Some would say getting an inheritance is like winning the EuroMillions lottery, but this may be the wrong attitude to possess when it comes to matters of family money. And Gloria Vanderbilt’s son Anderson Cooper can vouch for that – his mother the successful fashion designer and the family having made their fortune in the railroad and shipping industries – with Cooper refusing to take any percentage of the inheritance on the point that he doesn’t believe in the idea of an inheritance.
But what was the sequence of events that led to this potential trust-fund baby’s rejection of the $200 million family fortune, an amount reminiscent of the record Powerball and Mega Millions jackpot of the past? In response to the statement his mother was a perfect example of how inheritance can change one’s life for the better he could only state that it was an “anomaly”. But there have been plenty of philanthropists created from receiving family inheritance, so we are left wondering the cause of Cooper's attitude. He may just have heard a lot of the hype surrounding family inheritance, which in turn created the inexhaustible resources of advise available to anyone who requires assistance in the matter.
There's a lot of good advice out there for those of you who win the Mega Millions jackpot this Tuesday and wish to set some aside your lotto winnings for your kids’ inheritance! Knowing your $149 million first prize will go to a solid foundation, when your children use it for the benefit of more than themselves, enhances your lottery winning gratitude infinitly. And gratitude is the name of the PlayHugeLottos.com game!
Some of the most popular and effective strategies for deciphering if your kids will be able to handle a substantial inheritance are as follows:
1. Distribute income over ages and significant events
It’s a fair concern that your child won’t have the emotional or intellectual maturity to handle millions of dollars, euros or pounds in inheritance money – think about your maturity level at age 20 and if you would have been capable of managing millions? Many parents will create trusts that distribute small annual amounts of the inheritance that increase as their child reaches particular ages (30, 35, 40, or achieves certain skills such as further education, allowing certain large life expenses to be covered by the inheritance money. This also eliminates the worry that the initial large sum of inheritance money would demotivate the child enough to become reliant on the inheritance.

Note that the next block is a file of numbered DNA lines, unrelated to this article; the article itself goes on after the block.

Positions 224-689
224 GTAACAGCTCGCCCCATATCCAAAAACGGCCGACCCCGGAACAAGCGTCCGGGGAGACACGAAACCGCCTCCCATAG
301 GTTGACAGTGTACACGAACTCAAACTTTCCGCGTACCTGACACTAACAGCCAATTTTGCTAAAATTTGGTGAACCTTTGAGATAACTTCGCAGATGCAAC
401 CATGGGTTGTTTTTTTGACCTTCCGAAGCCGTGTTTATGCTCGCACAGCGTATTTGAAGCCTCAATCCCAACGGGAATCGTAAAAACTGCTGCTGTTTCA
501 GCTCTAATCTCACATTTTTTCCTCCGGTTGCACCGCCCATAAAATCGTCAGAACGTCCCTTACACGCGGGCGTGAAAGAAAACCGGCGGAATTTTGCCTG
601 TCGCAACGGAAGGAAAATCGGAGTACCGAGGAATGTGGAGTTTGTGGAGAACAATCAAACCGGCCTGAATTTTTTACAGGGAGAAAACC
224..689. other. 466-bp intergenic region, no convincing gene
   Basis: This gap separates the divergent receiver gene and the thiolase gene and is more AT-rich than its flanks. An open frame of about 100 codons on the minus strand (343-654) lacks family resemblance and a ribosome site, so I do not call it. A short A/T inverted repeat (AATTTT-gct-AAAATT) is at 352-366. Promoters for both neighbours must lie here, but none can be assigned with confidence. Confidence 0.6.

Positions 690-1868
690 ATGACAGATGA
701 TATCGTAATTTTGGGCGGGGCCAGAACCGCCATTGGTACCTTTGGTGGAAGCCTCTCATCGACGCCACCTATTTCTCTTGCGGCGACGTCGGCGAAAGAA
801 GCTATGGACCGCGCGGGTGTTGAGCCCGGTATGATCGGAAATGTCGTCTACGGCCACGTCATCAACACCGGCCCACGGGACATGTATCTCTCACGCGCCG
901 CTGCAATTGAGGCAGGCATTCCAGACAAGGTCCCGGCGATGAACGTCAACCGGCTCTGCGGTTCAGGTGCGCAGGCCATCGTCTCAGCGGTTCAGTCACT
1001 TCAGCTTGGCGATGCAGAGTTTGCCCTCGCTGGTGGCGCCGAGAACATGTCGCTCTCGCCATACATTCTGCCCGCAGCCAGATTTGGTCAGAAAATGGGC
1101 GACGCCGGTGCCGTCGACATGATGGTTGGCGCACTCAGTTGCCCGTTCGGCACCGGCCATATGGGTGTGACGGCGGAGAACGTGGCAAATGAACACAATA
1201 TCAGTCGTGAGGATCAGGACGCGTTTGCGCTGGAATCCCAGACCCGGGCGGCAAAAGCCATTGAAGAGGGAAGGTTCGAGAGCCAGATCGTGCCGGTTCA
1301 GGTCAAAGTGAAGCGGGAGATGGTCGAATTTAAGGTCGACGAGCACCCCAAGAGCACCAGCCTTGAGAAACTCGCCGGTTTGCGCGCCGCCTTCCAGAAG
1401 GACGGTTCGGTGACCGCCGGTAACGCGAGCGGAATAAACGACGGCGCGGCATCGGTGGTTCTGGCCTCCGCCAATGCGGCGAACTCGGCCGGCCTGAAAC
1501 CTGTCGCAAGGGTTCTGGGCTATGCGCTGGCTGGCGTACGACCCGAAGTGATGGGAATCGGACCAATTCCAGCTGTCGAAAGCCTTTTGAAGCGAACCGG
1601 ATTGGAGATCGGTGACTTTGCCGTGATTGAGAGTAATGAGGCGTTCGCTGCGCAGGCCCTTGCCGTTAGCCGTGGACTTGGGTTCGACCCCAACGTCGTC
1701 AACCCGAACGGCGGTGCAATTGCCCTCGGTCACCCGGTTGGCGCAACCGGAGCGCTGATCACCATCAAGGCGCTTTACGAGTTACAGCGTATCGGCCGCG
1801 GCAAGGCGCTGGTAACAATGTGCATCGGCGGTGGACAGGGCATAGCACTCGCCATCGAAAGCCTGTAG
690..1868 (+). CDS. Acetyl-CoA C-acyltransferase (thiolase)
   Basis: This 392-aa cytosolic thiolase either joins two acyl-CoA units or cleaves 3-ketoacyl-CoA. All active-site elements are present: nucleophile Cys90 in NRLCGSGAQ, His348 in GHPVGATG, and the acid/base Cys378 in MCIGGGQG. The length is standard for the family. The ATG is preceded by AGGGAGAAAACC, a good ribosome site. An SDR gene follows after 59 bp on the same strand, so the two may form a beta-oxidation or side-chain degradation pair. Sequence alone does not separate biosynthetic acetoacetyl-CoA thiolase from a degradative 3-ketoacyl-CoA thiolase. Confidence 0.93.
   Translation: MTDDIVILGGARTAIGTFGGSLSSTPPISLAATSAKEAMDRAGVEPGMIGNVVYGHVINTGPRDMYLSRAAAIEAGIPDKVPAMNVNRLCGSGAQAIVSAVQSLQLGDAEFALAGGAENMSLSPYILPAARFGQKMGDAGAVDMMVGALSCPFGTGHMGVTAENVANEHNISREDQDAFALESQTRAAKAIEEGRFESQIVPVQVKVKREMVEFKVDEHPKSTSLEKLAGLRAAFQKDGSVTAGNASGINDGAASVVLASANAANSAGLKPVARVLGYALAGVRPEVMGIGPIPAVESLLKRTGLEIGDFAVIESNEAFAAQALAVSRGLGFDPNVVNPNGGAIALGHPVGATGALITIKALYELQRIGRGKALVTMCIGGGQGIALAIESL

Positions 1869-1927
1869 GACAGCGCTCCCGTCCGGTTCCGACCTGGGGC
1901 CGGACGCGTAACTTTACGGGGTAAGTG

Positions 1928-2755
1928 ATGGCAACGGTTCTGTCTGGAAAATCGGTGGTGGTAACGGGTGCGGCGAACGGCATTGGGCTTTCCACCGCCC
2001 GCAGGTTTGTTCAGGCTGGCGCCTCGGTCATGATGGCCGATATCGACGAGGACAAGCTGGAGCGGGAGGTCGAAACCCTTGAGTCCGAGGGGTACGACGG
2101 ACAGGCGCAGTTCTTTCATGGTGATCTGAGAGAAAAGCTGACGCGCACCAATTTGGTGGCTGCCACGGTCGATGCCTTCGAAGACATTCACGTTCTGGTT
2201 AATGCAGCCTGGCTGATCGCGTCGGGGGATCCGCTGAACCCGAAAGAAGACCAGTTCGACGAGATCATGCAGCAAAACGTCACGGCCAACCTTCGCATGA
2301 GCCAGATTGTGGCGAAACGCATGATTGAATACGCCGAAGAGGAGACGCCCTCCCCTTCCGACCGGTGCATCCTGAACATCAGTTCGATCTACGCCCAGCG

2. Give your children a test
In the US, as much as $14,000 can be gifted to as many people as you choose – and when you’re married you and your partner can gift double that – without any gift tax to pay. Parents have been gifting their cash to their kids without any restrictions and merely sitting back to watch what happens. How do you think your offspring would handle the EuroMillions €48 million? Take notes from your unannounced €20,000 gift.
3. Distribute funds through an incentive trust
The fear Cooper expressed during his interview regarding the family inheritance surrounded ideas of squashed ambition and a general lacklustre attitude towards building a successful career. But there’s a strategy to create incentives around receiving the inheritance – from the common incentive known as the “investment banker clause” where the inheritance pay out matches the child’s income. This of course would create the drive within your child to pursue a fulfilling and financially rewarding career, as the annual salary would be matched by the inheritance incentive structure.
Another incentive revolves around education where the trust becomes available upon the achievement of a degree. Though attaining a degree does not explicitly guarantee success in one’s personal life, the qualities and character involved in achieving a degree are the same ones required to handle a large inheritance amount – vision, goal-setting, and engagement with other motivated people.
Which test would give your kids? Tell us - your comments earn lotto points!
4. Begin teaching early with a personal foundation
Start ingraining a positive attitude towards money within your children by creating a personal foundation that benefits society in some way. Not only will you receive a tidy tax deduction, but more importantly for your cause, the kids will start learning about money, developing a healthy attitude towards financial success. The lesson comes in the form of researching worthy causes and donating a portion of their percentage available through the foundation to their chosen charity. Your kids will be sure to monitor its impact, thus learning the value of money.
5. Gift without giving away your cash
Parents who wish to assist their kids in paying off mortgages or student loans opt for this approach: using the federal gift exclusion ($14,000 in the States at the time of writing) to pay directly for mortgages and student loans, thereby reducing the costs for their kids in future.
Get involved with the US powerhouse lotteries or the Euro lottos before the cut off times this week and stand a chance of becoming a winning lottery player! Yours could be that mystical set of winning lottery numbers, but there’s only one way to find out for sure..